Researchers know that marine plastic can harm animals. Ghost fishing gear has trapped and killed hundreds of animal species, from turtles to seals to birds. Many organisms also swallow pieces of plastic, which can accumulate in their digestive system. According to one often-quoted figure, around 90% of seabirds called fulmars washed ashore dead in the North Sea had plastic in their guts. What’s less clear is whether this pollution has major impacts on populations.
Lab studies have demonstrated the toxicity of microplastics, but these often use concentrations that are much higher than those found in the oceans. In February this year, though, Arnaud Huvet, who studies invertebrates at France’s national marine research agency (Ifremer) in Plouzané, published work in which he exposed Pacific oysters to microplastics at concentrations similar to those found in the sediment where the creatures live. Animals in the plastic-laced water had poorer-quality eggs and sperm and produced 41% fewer larvae than did those in a control group. It was one of the first studies to show a direct link between plastic and fertility problems. “That made an impact,” van Sebille says.
So did a study in June from fish ecologists Oona Lönnstedt and Peter Eklöv, in which they exposed perch larvae to ‘environmentally relevant’ concentrations of microplastics. The larvae ate the plastics — they even seemed to prefer them to actual food — which made them grow more slowly and fail to respond to the odour of predators. After 24 hours in a tank with a predator, 34% of plastic-dosed larvae survived, compared with 46% of those raised in clean water.
Lönnstedt, at Uppsala University in Sweden, was disturbed by photos of the transparent larvae clearly showing the small plastic spheres in their guts. “It’s awful, so of course I feel strongly about it,” she says. “People who say plastics won’t be an issue in the oceans need to take a look at the evidence again.”
But some scientists question the implications of the work. Alastair Grant, an ecologist at the University of East Anglia in Norwich, UK, says that the levels of plastic that gave adverse effects in Lönnstedt’s paper — 10–80 particles per litre — are still orders of magnitude higher than the vast majority of field measurements. Most reports are less than 1 particle per litre, he says. “The evidence I can see at the moment suggests microplastics are probably within safe environmental limits in most places.”
What should we do?
Despite the lack of comprehensive data about ocean plastics, there is a broad consensus among researchers that humanity should not wait for more evidence before taking action. Then the question becomes, how?
One controversial project has been devised by The Ocean Cleanup, a non-profit group that by 2020 hopes to deploy a 100-kilometre-long floating barrier in the Great Pacific garbage patch. The group claims that the barrier will remove half of the surface plastic there.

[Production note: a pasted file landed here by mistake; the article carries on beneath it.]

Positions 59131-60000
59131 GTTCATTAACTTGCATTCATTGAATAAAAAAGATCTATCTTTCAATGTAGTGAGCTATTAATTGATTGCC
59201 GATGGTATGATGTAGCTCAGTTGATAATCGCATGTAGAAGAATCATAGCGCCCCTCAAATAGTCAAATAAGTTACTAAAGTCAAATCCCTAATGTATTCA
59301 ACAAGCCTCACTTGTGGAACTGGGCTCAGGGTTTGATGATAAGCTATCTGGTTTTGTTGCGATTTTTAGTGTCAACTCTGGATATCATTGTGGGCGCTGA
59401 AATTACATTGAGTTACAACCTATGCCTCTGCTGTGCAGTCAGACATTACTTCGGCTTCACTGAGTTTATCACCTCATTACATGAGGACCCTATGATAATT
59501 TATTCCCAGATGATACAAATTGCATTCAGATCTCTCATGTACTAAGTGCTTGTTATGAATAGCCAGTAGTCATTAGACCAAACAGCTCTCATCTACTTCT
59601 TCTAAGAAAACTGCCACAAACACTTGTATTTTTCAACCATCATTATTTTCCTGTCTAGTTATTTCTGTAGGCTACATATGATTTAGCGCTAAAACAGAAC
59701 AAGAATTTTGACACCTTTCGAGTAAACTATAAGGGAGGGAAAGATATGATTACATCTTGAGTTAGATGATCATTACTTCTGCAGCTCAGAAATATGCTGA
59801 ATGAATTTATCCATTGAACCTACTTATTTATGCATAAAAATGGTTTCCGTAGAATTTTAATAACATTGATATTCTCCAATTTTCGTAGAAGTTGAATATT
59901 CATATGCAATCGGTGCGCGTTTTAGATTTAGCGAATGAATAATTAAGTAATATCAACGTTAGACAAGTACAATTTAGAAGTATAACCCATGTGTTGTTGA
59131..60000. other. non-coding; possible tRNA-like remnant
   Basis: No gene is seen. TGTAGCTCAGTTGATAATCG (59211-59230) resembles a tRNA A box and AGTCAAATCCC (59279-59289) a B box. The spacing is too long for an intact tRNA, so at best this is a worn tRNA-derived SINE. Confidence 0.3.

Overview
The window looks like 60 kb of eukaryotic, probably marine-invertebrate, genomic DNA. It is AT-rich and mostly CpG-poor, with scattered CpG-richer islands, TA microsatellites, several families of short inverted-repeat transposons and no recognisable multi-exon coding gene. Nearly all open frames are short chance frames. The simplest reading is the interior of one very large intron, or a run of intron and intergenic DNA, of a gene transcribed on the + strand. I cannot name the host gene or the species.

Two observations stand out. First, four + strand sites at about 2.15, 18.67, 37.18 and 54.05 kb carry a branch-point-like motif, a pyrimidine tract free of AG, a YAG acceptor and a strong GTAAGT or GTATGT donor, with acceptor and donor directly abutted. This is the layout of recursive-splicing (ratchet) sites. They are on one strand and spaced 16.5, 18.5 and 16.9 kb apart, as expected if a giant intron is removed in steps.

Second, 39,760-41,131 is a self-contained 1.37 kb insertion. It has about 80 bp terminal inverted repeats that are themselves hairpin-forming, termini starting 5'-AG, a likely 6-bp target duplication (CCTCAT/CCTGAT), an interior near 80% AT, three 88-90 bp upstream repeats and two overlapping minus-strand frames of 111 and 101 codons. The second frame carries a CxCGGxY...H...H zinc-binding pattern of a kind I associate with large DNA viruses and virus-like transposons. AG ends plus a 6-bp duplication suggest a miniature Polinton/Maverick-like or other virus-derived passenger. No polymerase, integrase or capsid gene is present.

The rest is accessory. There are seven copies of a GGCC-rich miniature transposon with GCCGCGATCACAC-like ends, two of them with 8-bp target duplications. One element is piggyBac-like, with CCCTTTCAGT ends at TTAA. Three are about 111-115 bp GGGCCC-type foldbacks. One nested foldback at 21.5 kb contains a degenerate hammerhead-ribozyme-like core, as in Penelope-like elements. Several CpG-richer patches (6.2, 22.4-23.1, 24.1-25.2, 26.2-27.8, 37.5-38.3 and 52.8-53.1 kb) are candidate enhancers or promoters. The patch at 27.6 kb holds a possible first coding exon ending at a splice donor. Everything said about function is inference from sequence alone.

But the project has met with scepticism from researchers. They say that plastic in the gyre is so dilute that it will be tough to scoop up, and they worry that the barrier will disturb fish populations and plankton. Boyan Slat, chief executive of The Ocean Cleanup, welcomes the criticism, but says that the barrier project is still in an early phase, with a prototype currently deployed off the Dutch coast. “We’re using this test as a platform to investigate whether there’s any negative consequences. The only way to find out is to go out and do it,” he says.
In a paper published earlier this year, van Sebille and his colleague Peter Sherman showed that it would be much more effective to place clean-up equipment near the coasts of China and Indonesia, where much of the plastic pollution originates. “The closer to the plastic economy loop you intervene the better it is,” van Sebille says. “We’ve got to stop it in the treatment plants, in the landfills. That is the point to intervene.” Eriksen likens the situation to addressing air pollution, where people have long realized that filtering the air is not a long-term solution. Filtering the oceans seems similarly implausible, he says. “What we’ve seen worldwide is you go to the source.” That means reducing the use of plastic, improving waste management and recycling the materials to stop them from reaching the water at all.
That’s a lot to ask, considering how ubiquitous plastics are. But some scientists allow themselves to imagine a world where plastics have been brought under control. According to research by Law and Jan van Franeker, some types of floating plastic might disappear in just a few years. Perhaps even Kamilo beach would eventually return to its unpolluted form.
But plastic will have left its mark, as layers of tiny particles embedded in sediment on the ocean floor. Over time, this plastic will become cemented into Earth — a legacy of the plastic era. “There will be this layer of rock around the world that is going to be plastic,” Eriksen says.